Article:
Image Credit: Ben White / Unsplash. This image has been modified.

How to Treat Fainting

Syncope, otherwise known as fainting, is the sudden, brief loss of consciousness caused by diminished blood flow to our brain. About one in five people experience this at least once, and about one in ten may have repeated episodes of syncope, causing millions of emergency room visits and hospitalizations. Though fainting can be caused by heart problems, it is most often triggered simply by vasovagal reactions, such as standing (because blood pools in our legs) or strong emotions. “Under certain circumstances, such as blood donation, syncope has important medical and societal significance” as fainting may, for example, prevent donors from wanting to give blood again. Indeed, more than 150,000 people experience fainting or near-fainting spells each year when they donate blood.

Speaking of the medical and societal significance, what about fainting while driving? It goes without saying that losing consciousness while driving can pose a serious threat to both the patient and society. Of a group of individuals getting tested for syncope, 9 percent reported they had lost consciousness while driving.

When syncope happens repeatedly, drugs and surgery are used, such as installing a pacemaker. But such “therapy is expensive, efficacy is questionable, and adverse effects are common.” In fact, “results of most drug treatment trials have been disappointing” and the “value of implanting pacemakers has been repeatedly questioned, and now there is evidence of their lack of effectiveness.” So, what do we do?

According to one study, “In Italy, the older generation of general practitioners advised patients prone to fainting to carry a wooden egg (used in the old days for darning socks) and to apply muscle tension by gripping the wooden egg forcefully as soon as a faint was imminent.” These folklore stories inspired an Italian cardiologist to apply arm muscle tensing to combat vasovagal fainting, but it had not been put to the test until recently.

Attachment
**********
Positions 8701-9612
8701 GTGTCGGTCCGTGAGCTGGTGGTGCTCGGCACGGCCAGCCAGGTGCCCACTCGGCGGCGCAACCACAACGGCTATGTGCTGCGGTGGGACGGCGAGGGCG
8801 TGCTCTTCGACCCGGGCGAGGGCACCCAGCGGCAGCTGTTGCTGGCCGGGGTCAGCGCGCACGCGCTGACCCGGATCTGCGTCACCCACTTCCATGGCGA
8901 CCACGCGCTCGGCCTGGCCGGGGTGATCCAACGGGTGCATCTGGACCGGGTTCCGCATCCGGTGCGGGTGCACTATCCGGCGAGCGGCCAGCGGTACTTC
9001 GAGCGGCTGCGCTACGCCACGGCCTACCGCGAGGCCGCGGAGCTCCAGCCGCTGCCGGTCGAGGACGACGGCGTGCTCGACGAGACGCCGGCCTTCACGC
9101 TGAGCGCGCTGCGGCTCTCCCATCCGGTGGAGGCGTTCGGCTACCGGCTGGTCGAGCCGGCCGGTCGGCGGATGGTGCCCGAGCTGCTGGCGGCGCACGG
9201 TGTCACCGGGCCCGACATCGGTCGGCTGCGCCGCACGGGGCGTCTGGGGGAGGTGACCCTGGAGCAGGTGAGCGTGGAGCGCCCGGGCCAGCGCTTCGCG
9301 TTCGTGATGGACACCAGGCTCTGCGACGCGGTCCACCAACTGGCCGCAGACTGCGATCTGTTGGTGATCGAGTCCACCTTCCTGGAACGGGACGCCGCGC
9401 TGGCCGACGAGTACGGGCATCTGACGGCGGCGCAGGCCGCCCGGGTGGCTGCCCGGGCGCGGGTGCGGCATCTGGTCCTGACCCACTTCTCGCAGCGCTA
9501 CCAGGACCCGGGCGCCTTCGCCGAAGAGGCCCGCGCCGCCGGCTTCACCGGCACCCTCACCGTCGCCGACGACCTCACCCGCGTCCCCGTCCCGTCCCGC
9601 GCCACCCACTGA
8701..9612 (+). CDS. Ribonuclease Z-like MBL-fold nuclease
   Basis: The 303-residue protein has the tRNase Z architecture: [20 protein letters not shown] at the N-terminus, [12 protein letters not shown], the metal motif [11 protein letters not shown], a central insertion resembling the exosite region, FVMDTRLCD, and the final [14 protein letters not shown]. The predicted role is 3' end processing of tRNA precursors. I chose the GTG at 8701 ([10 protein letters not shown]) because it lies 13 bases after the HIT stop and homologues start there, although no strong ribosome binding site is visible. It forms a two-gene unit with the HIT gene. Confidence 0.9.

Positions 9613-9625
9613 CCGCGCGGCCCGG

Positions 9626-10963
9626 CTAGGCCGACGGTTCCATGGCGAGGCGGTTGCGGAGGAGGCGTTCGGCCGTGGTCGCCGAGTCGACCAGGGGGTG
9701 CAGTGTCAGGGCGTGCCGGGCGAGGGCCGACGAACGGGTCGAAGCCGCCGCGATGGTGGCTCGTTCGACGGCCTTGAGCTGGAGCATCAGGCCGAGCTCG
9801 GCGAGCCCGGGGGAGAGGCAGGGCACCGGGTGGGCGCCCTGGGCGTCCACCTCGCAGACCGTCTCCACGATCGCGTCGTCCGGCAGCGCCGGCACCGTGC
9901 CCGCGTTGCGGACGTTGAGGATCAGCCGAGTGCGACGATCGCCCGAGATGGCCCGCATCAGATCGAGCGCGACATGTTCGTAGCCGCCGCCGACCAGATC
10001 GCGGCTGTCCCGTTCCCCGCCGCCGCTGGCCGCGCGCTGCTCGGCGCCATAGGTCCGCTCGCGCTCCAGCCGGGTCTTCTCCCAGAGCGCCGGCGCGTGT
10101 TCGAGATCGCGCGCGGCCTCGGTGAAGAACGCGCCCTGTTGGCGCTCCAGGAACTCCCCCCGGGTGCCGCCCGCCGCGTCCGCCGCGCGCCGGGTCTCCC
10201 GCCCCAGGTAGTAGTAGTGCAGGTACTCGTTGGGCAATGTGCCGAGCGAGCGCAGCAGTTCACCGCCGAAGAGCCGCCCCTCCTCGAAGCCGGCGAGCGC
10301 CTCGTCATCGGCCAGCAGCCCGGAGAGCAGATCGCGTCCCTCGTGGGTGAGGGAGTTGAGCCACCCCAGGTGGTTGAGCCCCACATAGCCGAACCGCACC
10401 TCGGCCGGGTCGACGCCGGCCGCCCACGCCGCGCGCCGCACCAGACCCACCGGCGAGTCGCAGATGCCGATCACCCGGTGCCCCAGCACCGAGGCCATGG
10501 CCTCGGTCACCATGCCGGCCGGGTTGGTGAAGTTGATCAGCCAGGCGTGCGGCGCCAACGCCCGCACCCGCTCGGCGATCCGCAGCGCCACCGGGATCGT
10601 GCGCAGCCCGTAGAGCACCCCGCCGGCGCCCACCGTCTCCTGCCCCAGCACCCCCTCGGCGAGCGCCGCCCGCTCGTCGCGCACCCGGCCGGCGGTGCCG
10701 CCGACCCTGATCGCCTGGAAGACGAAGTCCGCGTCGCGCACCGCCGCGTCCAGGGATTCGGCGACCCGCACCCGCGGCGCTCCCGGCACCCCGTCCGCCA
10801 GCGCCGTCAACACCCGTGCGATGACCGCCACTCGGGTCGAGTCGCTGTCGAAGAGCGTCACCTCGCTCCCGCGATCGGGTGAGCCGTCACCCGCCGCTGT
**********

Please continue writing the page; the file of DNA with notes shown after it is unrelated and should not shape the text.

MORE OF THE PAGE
About a minute before losing consciousness, most people about to faint experience so-called prodromal symptoms—that is, they feel dizzy, queasy, or break out into a sweat, signaling they are just about to blackout. When that happens, there are a number of maneuvers shown to successfully abort the impending episode. One is called isometric arm counter-pressure, where you grip one hand in the other and exert pressure, trying to pull apart your arms, and continuing to do so until the symptoms go away. How successful is it? Patients were shown how to do it and reported it was successful 99 percent of the time. Safe and effective, isometric arm counter-pressure is proposed to be the new first-line treatment for those who start to feel faint. You can see a picture of this move in my video How to Prevent Fainting.

Leg crossing and muscle tensing have also been shown to work. You cross your legs and squeeze them together as you tense your leg, stomach, and butt muscles. Safe, inexpensive, and effective, no wonder researchers propose having patients try this before having a cardiac pacemaker surgically implanted. Squatting is another maneuver if all else fails.

Is there anything we can do to prevent the symptoms in the first place? Do we have to wait until we’re dizzy, clammy, and nauseated? Well, also cheap, safe, and effective, simply drinking water can prevent fainting. If you know that needles, for example, make you woozy, five minutes before you get stuck, chug down two cups of water, which can dramatically stabilize blood pressures within minutes in people who are predisposed to fainting, and it has similar effects in normal healthy adults.